When it comes to analytics, I am a big fan of pan-session analysis. Pan-session analysis provides insights across multiple visits by the same person. For almost every website it is an incredibly, powerful way to understand your visitors better.
By applying the insights you derive from this analysis, you can further optimize your visitor’s experience and conversion rate.
In the following paragraphs I will describe five different pan-session analysis techniques that deliver great insights.
- Frequency and recency analysis
- Time and visits to purchase analysis
- Pan-session funnel analysis
- Multichannel analysis
- Customer analysis
Let’s start with frequency and recency reporting.
1. Frequency And Recency Analysis
Frequency and recency metrics and distributions show you how loyal your audience actually is. Do your visitors only come once and never return? Or do you have a great deal of visitors who come to your website even more than three times a week?
Let’s take a closer look at two reports. First, the ‘count of visits’ report, which shows the frequency of visitors (direct link to report):
Almost 80% of the visitors to this website visit the website just once and don’t come again. That doesn’t look very good. Let’s dive into the recency metric, in the ‘days since last visit’ report (go to this reportand click on ‘days since last visit’ tab).
The recency graph on itself doesn’t look bad. Almost 90% of the visitors visited the website within the last day. But, we have to subtract the new visitors to get a good overview of the returning visitors percentage and how often they visit the site.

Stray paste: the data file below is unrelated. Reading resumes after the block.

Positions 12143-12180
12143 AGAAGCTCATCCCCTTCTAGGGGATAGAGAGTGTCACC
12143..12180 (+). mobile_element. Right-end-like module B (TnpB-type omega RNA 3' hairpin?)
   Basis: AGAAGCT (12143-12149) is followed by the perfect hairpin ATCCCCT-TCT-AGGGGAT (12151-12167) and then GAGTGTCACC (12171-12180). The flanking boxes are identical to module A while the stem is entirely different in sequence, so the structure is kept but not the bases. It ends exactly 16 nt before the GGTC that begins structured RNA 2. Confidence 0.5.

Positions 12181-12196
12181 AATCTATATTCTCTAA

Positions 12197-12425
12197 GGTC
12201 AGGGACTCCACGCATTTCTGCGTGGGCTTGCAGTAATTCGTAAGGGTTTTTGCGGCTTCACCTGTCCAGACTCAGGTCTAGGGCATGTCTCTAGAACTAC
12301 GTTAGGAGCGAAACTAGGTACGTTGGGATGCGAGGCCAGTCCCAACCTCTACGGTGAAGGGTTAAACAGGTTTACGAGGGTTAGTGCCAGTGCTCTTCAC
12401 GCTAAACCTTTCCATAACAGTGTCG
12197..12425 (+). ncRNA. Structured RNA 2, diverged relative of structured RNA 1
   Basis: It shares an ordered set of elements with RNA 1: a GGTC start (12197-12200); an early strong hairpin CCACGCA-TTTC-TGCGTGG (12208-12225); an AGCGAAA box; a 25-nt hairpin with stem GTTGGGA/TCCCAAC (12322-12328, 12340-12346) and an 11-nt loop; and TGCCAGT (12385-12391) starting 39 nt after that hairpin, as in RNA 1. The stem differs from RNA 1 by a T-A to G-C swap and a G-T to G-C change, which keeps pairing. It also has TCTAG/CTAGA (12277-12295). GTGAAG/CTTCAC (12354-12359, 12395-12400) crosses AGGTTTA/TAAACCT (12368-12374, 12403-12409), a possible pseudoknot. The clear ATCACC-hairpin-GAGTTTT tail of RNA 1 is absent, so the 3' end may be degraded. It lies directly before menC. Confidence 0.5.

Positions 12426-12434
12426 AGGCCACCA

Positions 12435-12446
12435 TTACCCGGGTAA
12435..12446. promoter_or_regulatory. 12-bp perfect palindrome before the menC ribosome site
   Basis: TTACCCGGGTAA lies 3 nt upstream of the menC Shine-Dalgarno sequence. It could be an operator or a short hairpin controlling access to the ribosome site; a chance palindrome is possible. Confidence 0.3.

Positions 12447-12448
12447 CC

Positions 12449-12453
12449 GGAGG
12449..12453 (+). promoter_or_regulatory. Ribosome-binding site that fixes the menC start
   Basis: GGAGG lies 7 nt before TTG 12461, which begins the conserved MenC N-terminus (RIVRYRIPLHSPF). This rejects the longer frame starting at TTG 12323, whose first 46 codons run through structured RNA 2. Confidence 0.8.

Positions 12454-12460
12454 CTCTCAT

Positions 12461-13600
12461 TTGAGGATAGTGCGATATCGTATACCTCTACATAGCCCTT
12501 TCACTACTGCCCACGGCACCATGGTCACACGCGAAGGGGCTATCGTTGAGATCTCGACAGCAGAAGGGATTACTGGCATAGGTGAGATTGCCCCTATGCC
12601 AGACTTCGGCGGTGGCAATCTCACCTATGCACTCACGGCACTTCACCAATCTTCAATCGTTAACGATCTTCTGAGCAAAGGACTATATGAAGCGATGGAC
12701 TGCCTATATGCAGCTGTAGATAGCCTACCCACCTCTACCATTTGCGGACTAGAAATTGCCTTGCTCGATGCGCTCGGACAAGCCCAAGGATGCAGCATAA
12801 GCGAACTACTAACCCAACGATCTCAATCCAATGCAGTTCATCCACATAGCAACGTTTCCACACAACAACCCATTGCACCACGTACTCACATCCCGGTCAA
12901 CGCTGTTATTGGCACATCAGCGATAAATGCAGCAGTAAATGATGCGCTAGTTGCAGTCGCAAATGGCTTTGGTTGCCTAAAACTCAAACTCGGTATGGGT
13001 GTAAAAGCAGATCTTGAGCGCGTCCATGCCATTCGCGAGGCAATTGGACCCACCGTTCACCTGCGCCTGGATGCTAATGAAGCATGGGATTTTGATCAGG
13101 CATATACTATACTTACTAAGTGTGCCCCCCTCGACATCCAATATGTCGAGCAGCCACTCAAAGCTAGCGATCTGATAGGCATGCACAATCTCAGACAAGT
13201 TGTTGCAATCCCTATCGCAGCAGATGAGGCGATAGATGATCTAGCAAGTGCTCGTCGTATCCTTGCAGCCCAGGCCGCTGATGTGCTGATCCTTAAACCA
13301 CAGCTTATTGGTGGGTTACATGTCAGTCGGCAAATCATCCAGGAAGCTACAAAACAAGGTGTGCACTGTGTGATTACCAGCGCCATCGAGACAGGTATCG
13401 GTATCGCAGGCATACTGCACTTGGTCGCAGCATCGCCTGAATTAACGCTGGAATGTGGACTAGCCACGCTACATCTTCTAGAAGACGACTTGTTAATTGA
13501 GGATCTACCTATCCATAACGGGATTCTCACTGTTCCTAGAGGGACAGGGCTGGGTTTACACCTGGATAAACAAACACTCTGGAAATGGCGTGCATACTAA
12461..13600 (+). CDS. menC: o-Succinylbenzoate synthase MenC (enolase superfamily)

With the combined overview of recency and frequency metrics I would conclude that this website really needs to invest in building a stable base of loyal subscribers / visitors.
Posting new content (a blog?) and offers on a more regular base would definitely help to keep the visitors engaged with this website.
2. Visits And Time to Purchase Analysis
In order to find out more about the product buying decision cycle, the visits and time to purchase reports deliver very useful information. You can find these reports in the E-commerce module of Google Analytics (if you have E-commerce implemented, here is a direct link to report). An example of a “Visits to Purchase” report is shown below:
In this case roughly 40% of the visitors convert within the first visit and 70% needs one to four visits to come to a buying decision. Wow, 20% of the conversions on this website take place after seven or more visits. What’s happening here?
A lot of websites contain landing pages that are too much focused on making a direct sale. It is extremely important to segment your visitors and apply different tactics to make them convert. The “time to purchase” data shows a similar distribution as we saw earlier: